Your boss at headquarters is curious: "If this bailout succeeds, Saab will end up in Chinese hands. Will it work out?"
If the anatomy of the deal is any indicator, the outlook is iffy -- at best.
"Anatomy of the deal?"
First, you have Saab, a long-neglected and quirky company that had nearly been suffocated by its former owner, General Motors. Across the table, there are two Chinese companies -- the new owners -- with practically zero experience in manufacturing cars.
"You mean Zhejiang Youngman and Panda don't make cars?"
That's Pang Da -- don't forget to stick the g in there. Pang Da is a dealer group; its expertise is in selling cars. Look at the management team's resumes. They all come from logistics companies.
"Wait. How did a logistics company get the idea to buy Saab?"
They backed into it. Pang Da's Chairman, Pan Qinghua, helped raise a cool billion dollars in an August IPO ostensibly to acquire and consolidate dealerships. (Investors loved the story.) Then he turned around and made a play for Saab.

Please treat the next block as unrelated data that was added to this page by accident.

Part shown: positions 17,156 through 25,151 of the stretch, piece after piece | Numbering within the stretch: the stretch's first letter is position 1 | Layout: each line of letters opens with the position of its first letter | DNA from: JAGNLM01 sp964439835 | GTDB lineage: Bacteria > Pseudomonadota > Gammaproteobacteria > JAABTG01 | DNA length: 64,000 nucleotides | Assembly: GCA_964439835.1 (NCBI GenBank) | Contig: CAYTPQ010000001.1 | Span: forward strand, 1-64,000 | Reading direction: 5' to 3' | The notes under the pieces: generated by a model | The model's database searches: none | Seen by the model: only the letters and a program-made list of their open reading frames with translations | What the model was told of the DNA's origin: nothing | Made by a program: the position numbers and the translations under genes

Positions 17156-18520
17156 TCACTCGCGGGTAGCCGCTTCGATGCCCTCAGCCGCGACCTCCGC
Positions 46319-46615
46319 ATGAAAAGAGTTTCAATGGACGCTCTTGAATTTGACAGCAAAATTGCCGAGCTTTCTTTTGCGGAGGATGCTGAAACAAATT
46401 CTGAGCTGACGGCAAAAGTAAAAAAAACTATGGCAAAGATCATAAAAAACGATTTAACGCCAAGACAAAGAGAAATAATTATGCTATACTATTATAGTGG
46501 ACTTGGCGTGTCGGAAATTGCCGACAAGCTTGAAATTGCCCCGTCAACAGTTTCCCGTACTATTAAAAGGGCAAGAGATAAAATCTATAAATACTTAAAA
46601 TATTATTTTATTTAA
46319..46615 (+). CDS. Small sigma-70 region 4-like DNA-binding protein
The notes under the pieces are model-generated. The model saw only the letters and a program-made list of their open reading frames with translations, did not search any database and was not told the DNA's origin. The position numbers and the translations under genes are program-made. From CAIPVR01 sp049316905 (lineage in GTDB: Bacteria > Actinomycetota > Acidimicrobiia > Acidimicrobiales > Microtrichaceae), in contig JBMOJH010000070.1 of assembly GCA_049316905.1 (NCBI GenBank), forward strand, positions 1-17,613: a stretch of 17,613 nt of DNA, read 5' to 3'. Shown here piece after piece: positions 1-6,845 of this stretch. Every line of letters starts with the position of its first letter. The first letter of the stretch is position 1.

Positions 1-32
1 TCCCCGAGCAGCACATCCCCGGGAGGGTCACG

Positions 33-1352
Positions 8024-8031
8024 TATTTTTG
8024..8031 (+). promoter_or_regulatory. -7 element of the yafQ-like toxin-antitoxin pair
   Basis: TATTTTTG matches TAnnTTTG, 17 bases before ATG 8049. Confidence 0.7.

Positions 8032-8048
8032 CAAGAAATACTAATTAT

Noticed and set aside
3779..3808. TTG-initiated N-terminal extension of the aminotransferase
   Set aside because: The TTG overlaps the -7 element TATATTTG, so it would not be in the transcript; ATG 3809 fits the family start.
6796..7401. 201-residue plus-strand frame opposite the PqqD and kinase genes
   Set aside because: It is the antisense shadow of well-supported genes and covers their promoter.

Yes, but Chairman Pan is no dummy. He immediately set out to find a co-bidder, a company that knows how to put cars together.
"And he found one in Youngman?"
Well, sort of. Zhejiang Youngman assembles a few buses for NEOPLAN and trucks for MAN. But the company is hardly a car manufacturer.
The Youngman Web site describes its leader, Chairman Pang Qingnian, as follows: A senior economist, China operation management master, a Top 10 Zhejiang businessman, and the Party representative of Zhejiang Province for the 12th Party Congress.
There is also a circuitous commercial link between Youngman and Lotus Cars via Proton, the Malaysian automaker.
"Lotus via Proton from Malaysia? That sounds like a science fiction movie title."
Yes, but this is no fiction -- it's China's auto industry. It's an arena where the State works hard to keep a semblance of order, but bold entrepreneurs with buckets of cash continue to barge in.
"Could the scheme be just crazy enough to be successful?"
Never underestimate the ability of a company from Zhejiang to find a way to make money from nothing. Even Shanghai business execs shudder when a Zhejiang entrepreneur shows up in the neighborhood. But it will take lots of luck.
"What does the average guy on the street think?"
Most Chinese never heard of Pang Da and Youngman until a few weeks ago. They will likely think of the old Chinese adage about triumvirates: Yi ge ren shi yi tao long. San ge ren shi yi tao chong. One man is a dragon; three men make a worm.
"That's funny. Three never works, does it?"
That's right, boss. Saab will not make it unless Pang Da takes out Youngman (or vice-versa) and the Swedes surrender all rights in the boardroom.
"Last question: How do you say Saab in Chinese?"
Oh that's easy: Long Shot.